NOVEMBER 17, 2020 – Small businesses are the backbone of the American economy and a large part of the defense of the nation, the Defense Department’s director for the Office of Small Business said today.
Small businesses make up 99.7% of U.S. firms and create 64% of net new private sector jobs, said Amy Murray, who spoke during a keynote address before members of the National Defense Industrial Association. Murray also serves as the department’s deputy director for industrial policy.
In fiscal year 2019, Murray said, DOD awarded over $75 billion in prime contracts to small businesses, providing an opportunity for those business owners to contribute to national security by providing both combat power to U.S. troops and economic power to the nation.
“Small businesses are the backbone of the American economy,” Murray said. “[They] represent 67% of businesses that are awarded contracts in the DOD — creating hundreds of thousands of jobs.”
By their very size, Murray said, small businesses also benefit the department’s need to more adequately adapt to the new security environment.
“Small businesses are key to DOD’s mission and innovation initiatives,” she said. “Their agility delivers the speed and performance to transform the defense industrial base and provide competitive advantage. And this agility drives … value faster by increasing innovation, responsiveness, customer satisfaction, productivity and quality.”
The mission of the Office of Small Business Programs, or OSBP, Murray said, is to maximize opportunities for small businesses. She said the department has achieved it’s small business prime contracting goal every year since fiscal year 2014 and received a procurement scorecard grade of ‘A’ for six consecutive years.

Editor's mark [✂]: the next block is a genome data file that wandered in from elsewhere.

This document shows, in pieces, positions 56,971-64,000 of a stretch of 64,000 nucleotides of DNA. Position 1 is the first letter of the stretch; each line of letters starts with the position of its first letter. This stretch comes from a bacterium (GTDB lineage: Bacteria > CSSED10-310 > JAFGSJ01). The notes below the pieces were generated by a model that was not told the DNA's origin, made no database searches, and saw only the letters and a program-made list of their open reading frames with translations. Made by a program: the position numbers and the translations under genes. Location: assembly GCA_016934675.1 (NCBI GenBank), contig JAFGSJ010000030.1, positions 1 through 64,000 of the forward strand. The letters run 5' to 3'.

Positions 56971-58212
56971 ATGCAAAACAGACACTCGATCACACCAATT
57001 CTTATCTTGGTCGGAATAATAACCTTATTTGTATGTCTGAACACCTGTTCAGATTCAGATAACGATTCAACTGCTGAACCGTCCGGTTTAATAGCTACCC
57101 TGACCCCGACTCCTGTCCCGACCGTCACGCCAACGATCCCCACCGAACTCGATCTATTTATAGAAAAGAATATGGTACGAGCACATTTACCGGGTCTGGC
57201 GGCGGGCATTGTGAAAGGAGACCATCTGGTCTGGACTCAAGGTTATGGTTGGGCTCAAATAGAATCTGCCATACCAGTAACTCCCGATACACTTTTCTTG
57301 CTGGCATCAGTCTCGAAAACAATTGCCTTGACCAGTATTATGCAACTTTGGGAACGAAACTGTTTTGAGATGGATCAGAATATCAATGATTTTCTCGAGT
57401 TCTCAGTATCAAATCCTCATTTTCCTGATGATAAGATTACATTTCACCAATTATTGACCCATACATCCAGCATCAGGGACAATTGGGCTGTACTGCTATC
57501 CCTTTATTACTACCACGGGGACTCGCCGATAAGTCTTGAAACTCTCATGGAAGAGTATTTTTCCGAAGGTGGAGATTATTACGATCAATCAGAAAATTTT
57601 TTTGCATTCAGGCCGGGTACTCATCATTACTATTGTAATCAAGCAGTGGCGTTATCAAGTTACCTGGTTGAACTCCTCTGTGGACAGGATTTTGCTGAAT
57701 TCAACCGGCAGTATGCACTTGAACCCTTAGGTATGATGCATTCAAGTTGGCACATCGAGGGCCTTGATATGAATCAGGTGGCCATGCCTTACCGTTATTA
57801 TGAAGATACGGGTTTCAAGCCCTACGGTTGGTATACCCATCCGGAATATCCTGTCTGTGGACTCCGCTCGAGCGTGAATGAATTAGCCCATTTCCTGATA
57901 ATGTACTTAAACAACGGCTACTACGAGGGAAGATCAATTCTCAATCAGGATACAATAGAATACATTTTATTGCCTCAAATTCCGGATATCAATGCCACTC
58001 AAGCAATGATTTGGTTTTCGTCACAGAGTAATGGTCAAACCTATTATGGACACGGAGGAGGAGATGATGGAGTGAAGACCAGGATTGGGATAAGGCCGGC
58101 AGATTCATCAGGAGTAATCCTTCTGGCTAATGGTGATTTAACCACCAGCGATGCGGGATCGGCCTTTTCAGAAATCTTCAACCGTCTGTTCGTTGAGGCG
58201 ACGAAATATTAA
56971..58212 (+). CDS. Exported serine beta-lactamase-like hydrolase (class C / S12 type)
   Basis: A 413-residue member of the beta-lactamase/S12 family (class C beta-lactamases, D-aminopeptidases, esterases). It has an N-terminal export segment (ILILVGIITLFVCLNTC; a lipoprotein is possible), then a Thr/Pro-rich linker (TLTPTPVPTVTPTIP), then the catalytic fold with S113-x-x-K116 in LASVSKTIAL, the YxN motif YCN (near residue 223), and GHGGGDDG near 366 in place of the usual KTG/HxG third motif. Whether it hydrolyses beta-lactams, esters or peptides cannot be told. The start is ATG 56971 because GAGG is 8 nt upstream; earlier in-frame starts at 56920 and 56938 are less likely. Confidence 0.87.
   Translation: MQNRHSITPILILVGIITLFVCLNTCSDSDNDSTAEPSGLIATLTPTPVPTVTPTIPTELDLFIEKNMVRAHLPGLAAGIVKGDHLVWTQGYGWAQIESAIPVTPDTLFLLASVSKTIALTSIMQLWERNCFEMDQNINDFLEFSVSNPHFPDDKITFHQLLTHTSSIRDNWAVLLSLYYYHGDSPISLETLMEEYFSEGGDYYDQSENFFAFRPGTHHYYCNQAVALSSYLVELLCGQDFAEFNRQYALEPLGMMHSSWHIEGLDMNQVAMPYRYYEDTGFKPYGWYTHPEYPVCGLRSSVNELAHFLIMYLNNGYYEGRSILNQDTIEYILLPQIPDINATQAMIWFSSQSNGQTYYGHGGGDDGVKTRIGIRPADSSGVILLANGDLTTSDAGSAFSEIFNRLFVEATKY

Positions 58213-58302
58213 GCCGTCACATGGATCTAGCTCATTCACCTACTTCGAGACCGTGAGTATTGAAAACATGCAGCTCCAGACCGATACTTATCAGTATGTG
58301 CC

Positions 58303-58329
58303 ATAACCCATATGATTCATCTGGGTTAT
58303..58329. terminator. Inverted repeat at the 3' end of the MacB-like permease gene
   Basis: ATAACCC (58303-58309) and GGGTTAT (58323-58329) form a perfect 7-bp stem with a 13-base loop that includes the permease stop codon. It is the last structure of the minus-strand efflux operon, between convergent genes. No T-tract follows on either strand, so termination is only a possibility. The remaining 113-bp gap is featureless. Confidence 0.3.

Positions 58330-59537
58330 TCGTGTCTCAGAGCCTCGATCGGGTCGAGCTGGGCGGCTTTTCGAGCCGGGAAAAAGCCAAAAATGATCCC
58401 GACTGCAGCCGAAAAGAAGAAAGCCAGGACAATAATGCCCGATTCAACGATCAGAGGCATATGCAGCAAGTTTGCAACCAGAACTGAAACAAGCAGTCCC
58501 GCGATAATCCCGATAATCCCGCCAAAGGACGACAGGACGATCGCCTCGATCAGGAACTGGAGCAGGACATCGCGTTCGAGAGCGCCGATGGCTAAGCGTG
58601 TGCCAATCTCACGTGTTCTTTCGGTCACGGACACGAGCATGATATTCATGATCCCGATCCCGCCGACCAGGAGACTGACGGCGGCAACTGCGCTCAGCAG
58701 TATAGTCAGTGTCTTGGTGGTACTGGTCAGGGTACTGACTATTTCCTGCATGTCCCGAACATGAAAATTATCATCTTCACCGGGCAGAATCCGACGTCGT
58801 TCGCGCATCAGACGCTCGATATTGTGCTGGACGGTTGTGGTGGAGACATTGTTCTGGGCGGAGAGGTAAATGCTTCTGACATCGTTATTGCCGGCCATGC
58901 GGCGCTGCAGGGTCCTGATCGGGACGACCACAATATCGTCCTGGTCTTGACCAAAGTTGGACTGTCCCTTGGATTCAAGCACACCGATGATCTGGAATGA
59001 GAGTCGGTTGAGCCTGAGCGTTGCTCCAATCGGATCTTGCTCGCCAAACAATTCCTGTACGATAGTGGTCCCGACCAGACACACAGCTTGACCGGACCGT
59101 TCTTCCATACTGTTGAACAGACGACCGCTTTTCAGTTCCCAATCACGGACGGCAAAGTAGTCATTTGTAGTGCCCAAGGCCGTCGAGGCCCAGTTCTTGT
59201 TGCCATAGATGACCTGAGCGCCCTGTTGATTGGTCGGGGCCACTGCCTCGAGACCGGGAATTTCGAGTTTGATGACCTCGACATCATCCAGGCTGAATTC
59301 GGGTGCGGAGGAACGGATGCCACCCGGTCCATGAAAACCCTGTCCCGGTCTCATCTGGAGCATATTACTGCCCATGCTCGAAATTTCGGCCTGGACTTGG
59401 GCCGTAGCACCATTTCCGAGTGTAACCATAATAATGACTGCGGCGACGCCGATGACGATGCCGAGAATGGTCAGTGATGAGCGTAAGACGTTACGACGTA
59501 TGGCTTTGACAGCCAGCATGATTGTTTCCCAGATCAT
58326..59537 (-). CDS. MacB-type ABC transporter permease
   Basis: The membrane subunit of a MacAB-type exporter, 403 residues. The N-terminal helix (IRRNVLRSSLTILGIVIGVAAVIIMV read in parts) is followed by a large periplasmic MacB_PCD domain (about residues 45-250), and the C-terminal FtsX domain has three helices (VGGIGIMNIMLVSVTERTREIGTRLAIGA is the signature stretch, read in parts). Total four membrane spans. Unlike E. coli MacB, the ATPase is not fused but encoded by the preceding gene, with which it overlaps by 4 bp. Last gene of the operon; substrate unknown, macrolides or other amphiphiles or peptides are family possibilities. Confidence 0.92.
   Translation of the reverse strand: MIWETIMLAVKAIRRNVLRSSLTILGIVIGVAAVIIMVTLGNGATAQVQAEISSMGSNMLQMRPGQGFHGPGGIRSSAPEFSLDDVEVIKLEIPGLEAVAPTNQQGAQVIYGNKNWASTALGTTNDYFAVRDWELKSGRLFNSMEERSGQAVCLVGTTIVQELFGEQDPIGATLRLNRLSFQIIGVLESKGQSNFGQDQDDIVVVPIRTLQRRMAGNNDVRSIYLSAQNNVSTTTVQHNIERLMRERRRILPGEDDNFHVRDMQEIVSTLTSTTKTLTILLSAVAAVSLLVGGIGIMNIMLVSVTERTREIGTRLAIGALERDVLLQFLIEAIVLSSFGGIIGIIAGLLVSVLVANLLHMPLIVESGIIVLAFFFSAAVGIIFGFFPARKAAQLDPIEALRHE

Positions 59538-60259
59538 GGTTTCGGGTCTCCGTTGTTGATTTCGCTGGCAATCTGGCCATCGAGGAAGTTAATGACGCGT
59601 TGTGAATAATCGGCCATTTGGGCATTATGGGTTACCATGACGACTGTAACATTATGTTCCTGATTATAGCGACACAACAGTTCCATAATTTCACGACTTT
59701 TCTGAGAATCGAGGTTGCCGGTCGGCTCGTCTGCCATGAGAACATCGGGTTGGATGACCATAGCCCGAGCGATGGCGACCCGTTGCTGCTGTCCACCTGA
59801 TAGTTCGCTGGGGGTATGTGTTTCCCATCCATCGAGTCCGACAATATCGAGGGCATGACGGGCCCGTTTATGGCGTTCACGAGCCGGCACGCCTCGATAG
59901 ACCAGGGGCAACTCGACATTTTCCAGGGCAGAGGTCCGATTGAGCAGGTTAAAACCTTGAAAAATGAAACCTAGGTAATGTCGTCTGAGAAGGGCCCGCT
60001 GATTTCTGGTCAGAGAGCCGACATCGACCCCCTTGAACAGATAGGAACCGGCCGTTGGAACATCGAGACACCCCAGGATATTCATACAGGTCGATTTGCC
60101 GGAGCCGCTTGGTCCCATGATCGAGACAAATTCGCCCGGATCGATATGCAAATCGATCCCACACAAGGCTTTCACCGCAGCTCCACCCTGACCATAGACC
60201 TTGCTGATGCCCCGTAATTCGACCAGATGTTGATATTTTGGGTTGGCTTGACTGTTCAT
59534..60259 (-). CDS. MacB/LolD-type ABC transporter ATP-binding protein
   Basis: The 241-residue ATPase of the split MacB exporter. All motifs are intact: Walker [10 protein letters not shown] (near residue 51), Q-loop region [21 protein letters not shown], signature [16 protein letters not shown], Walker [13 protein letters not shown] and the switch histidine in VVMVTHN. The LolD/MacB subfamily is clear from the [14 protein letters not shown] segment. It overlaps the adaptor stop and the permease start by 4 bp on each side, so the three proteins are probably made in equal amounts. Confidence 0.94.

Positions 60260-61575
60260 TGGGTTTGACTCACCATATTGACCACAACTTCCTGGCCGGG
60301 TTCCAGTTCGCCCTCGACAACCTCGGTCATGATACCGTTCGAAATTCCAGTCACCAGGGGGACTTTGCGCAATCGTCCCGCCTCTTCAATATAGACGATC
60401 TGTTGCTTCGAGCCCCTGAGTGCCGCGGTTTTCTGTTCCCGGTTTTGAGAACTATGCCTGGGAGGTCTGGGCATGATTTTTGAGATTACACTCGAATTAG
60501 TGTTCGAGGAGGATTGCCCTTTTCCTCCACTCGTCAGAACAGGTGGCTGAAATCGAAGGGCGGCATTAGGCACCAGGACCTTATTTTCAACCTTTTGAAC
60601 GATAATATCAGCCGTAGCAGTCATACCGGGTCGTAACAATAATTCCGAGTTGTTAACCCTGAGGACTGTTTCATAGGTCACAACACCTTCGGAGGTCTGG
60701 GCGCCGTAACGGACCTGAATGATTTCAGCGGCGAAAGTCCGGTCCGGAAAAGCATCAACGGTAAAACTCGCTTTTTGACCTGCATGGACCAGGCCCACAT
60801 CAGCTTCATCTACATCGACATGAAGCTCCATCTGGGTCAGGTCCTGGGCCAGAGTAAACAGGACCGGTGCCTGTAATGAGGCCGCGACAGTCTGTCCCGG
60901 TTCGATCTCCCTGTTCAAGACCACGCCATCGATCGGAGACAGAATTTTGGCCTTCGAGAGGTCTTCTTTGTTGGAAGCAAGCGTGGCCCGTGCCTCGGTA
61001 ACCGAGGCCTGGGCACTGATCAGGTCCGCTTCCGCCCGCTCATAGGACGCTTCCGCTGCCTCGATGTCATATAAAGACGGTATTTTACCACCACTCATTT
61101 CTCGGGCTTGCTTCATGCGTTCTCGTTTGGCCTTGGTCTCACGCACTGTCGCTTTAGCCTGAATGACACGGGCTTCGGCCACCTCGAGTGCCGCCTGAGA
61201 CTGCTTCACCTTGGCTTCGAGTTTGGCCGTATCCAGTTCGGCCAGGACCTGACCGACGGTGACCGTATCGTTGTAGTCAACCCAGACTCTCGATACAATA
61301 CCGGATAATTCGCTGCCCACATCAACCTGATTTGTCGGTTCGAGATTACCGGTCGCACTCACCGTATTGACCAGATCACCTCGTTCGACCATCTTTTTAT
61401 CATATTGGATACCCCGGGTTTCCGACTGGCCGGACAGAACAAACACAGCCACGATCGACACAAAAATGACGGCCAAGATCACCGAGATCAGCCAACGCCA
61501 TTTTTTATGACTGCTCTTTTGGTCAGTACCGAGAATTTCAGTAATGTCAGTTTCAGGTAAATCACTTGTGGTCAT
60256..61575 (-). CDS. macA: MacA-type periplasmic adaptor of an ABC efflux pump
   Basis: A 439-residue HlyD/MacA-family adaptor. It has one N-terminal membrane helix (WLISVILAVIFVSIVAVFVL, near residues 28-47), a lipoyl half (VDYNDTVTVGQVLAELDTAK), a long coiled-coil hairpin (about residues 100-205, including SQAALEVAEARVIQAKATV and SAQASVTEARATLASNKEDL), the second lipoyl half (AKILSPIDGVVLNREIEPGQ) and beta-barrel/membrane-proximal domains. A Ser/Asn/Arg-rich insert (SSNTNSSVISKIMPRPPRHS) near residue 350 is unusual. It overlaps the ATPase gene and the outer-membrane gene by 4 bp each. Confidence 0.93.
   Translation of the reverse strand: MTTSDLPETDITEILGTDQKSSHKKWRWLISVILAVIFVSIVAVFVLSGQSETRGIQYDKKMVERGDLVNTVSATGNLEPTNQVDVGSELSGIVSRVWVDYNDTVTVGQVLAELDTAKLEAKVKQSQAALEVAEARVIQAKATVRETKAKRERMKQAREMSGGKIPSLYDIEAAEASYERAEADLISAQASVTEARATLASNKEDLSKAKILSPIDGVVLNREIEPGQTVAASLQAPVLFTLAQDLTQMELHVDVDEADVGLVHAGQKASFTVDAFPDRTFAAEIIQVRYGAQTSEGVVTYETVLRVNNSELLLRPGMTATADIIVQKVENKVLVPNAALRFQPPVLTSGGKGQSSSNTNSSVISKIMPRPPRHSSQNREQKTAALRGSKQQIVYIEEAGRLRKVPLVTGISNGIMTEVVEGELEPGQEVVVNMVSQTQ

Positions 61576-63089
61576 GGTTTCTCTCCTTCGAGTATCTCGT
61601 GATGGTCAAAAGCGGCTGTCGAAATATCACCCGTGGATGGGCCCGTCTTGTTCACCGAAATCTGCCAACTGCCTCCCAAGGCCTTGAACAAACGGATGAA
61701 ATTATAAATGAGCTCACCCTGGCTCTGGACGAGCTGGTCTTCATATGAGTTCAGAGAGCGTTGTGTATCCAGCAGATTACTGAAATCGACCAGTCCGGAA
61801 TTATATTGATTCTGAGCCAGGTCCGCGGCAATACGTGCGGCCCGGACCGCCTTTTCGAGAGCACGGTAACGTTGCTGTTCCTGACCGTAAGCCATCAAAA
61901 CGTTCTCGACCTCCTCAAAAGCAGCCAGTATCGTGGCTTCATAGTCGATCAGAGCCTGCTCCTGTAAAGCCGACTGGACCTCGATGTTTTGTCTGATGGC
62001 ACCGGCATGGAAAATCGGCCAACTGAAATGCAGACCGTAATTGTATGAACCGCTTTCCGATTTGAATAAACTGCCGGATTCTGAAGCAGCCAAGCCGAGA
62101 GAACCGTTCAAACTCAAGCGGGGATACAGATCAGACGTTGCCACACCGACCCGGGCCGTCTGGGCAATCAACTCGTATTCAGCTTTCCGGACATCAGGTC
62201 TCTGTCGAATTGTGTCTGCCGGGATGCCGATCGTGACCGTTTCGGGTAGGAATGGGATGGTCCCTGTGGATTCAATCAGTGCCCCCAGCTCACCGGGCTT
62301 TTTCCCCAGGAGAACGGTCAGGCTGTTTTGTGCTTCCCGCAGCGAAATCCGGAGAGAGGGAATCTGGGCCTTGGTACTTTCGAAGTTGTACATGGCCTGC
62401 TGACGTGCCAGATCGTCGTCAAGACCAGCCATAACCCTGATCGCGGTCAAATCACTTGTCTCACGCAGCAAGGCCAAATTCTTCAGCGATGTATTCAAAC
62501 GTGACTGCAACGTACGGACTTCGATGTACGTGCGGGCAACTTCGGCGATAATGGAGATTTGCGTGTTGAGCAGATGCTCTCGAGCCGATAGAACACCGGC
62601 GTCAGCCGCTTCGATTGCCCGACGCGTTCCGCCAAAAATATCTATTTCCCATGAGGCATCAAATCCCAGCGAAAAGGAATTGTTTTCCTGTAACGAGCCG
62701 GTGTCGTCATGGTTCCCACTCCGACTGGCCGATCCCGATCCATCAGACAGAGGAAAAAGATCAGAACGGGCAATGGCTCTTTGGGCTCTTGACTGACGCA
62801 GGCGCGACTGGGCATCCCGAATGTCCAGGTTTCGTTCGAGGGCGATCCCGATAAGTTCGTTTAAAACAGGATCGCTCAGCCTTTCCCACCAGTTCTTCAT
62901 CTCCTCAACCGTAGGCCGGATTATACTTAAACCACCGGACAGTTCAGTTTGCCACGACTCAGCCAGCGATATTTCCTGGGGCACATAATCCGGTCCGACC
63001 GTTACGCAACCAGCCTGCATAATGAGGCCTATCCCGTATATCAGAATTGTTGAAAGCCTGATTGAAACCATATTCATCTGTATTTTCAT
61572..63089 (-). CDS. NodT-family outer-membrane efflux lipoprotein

Why do we have these goals, and why do we need small business participation?. Murray said 99.7% of all employer firms are small businesses, and 97.5% of all identified exporters are small businesses. “Small businesses produce 16.5 times more patents than large patenting firms and create more than half of non-farm private gross domestic product — which is significant to our economy,” she said.
The industrial policy team’s efforts also protect American businesses from being influenced by investment by foreign adversaries. That’s part of the industrial policy team’s “protect” line of effort, Murray said.
“These are the hard tools that we use to deter those who would seek to use America’s traditional strengths — openness and fair competition — against us,” she said. “This is the team that identifies those transactions, or economic activities, which undermine our economic and national security.”
Much work done in this area is in partnership with the Committee on Foreign Investment in the United States, or CFIUS. As part of the mission to protect American companies from adversarial investment, she said, it is important to recognize that during a crisis such as that posed by COVID-19, the defense industrial base becomes vulnerable to adversarial capital.
“We need to ensure companies can stay in business without losing their precious intellectual property, the foundation of so many critical technologies,” Murray said. “CFIUS now has jurisdiction over non-controlling investments for innovative technology, critical infrastructure, and personal data, and certain real estate transactions, in addition to the long-standing jurisdiction over transactions that could result in foreign control of a U.S. business.”
During the COVID-19 crisis, Murray said, the department became more acutely aware of the fragility of the U.S. industrial supply chain. In response, more investments through the Defense Production Act have been made to further strengthen the U.S. defense industrial base.
BY C. TODD LOPEZ, DOD NEWS